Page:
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Caring for your loved one’s health and livelihood should not have to come at the expense of your own. Sadly, caregivers today are suffering deteriorating health, emotional strain, and financial insecurity.

Today in the U.S., there are not only increased reports of physical, financial, and emotional strain from caregivers but a higher demand for caregiving altogether. Between the progressively aging baby boomer population to additional efforts from the states to facilitate home and community services, there is an increased prevalence of unpaid caregivers.

Family members, friends, and neighbors are stepping up to the plate as greater assistance is needed to address the health or functional needs of adults.

As more and more people have had to adjust their roles over the past year, COVID has exacerbated one very real concern for caregivers which is burnout, a state of physical, mental, and emotional exhaustion due to prolonged stressed that can lead to depression. Burnout can affect all areas of your life – not only the ability to care for yourself but to care for your loved ones. Moving forward, the impact of COVID may take an even greater toll on the emotional health of caregivers.

According to a 2020 AARP report, each week in 2019, 47.9 million caregivers provided an average of roughly 24 hours of care. Of those caregivers, 70 percent reported high emotional stress, 55 percent reported feeling alone, and 36 percent reported financial strain. Caregivers are often in need of more support, programs, benefits, and information, but they can be too expensive or hard to find.  The majority of caregivers also feel that an income tax credit or program would help lessen some of the financial burdens of caregiving, which commonly leads to significant financial consequences.

Caregivers suffering from burnout or depression are even more likely to neglect their own health and needs. Yet, as a caregiver, it is vital to pay attention to your feelings and not forget to take care of yourself.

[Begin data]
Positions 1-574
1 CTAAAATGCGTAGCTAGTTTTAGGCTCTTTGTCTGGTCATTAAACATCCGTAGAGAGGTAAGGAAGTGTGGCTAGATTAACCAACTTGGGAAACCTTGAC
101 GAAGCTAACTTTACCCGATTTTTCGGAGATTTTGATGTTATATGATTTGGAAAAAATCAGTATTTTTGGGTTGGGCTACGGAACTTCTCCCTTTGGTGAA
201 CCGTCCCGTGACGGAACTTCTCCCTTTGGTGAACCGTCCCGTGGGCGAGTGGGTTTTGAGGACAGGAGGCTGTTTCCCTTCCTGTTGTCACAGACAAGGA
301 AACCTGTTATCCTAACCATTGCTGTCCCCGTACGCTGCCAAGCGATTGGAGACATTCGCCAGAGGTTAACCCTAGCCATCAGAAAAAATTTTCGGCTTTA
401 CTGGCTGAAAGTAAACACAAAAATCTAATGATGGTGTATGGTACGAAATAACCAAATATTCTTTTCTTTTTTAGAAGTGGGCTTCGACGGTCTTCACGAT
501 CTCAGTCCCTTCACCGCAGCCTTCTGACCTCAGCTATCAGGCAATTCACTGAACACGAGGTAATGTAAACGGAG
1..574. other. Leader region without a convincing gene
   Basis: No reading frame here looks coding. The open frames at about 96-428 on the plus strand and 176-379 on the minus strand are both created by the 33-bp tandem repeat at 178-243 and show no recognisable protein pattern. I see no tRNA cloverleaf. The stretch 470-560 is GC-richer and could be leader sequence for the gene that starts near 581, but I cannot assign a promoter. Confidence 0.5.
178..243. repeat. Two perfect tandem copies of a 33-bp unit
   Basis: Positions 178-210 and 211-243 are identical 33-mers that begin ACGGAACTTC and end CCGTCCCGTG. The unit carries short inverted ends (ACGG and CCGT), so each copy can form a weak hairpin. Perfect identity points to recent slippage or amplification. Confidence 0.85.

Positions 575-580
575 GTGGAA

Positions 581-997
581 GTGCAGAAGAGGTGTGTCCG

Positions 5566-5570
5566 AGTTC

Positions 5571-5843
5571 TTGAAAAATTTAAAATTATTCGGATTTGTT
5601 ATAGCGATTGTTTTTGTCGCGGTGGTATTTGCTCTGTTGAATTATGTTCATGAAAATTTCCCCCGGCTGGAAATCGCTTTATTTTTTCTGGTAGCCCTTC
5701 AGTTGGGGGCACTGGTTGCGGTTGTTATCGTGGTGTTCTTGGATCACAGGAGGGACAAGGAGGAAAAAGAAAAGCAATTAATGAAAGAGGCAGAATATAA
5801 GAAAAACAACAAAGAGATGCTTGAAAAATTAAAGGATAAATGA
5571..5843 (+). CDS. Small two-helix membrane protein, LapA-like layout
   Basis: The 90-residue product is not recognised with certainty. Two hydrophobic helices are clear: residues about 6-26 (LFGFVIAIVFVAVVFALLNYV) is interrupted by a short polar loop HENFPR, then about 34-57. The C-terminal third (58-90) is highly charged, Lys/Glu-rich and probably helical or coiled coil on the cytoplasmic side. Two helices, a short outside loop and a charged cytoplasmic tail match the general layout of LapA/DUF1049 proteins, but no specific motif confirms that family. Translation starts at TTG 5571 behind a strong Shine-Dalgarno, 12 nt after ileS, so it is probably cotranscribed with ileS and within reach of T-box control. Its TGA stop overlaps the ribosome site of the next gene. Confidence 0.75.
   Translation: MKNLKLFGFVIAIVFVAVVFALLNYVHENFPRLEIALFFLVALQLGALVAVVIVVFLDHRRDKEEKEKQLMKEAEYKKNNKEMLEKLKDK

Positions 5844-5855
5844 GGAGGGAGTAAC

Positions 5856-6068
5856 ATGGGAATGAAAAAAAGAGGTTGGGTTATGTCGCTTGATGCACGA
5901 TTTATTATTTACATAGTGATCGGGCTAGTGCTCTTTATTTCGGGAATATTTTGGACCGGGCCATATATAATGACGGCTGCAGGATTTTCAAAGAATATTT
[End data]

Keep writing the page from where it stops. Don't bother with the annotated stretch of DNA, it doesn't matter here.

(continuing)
Reaching out for help from family or friends at times can lighten the load physically and emotionally. Similarly, you can talk to a support group or other caregivers for emotional support and encouragement. Caregivers are also advised to avoid isolation, being mindful to take some time for things that they enjoy such as hobbies and time with friends.

Be sure to take regular breaks to reset and relax throughout the day. While 15-minute breaks can help, more caregivers are beginning to recognize that greater use of respite care would be beneficial as well. Respite care is an excellent option for when you need a longer break, whether it is a matter of a few hours or a few days.

With one in four caregivers finding it difficult to care for their own health and financial wellbeing, it begs the question of who will be there to meet the constant demands of caregiving? Who will care for the caregivers?

With the appropriate amount of supports and services, we can resolve these issues before the situation of caregiver burnout becomes more critical. As America ages, the need to support care caregivers will become paramount, but now the opportunity to work together and improve our health care and LTSS systems is prevailing. 

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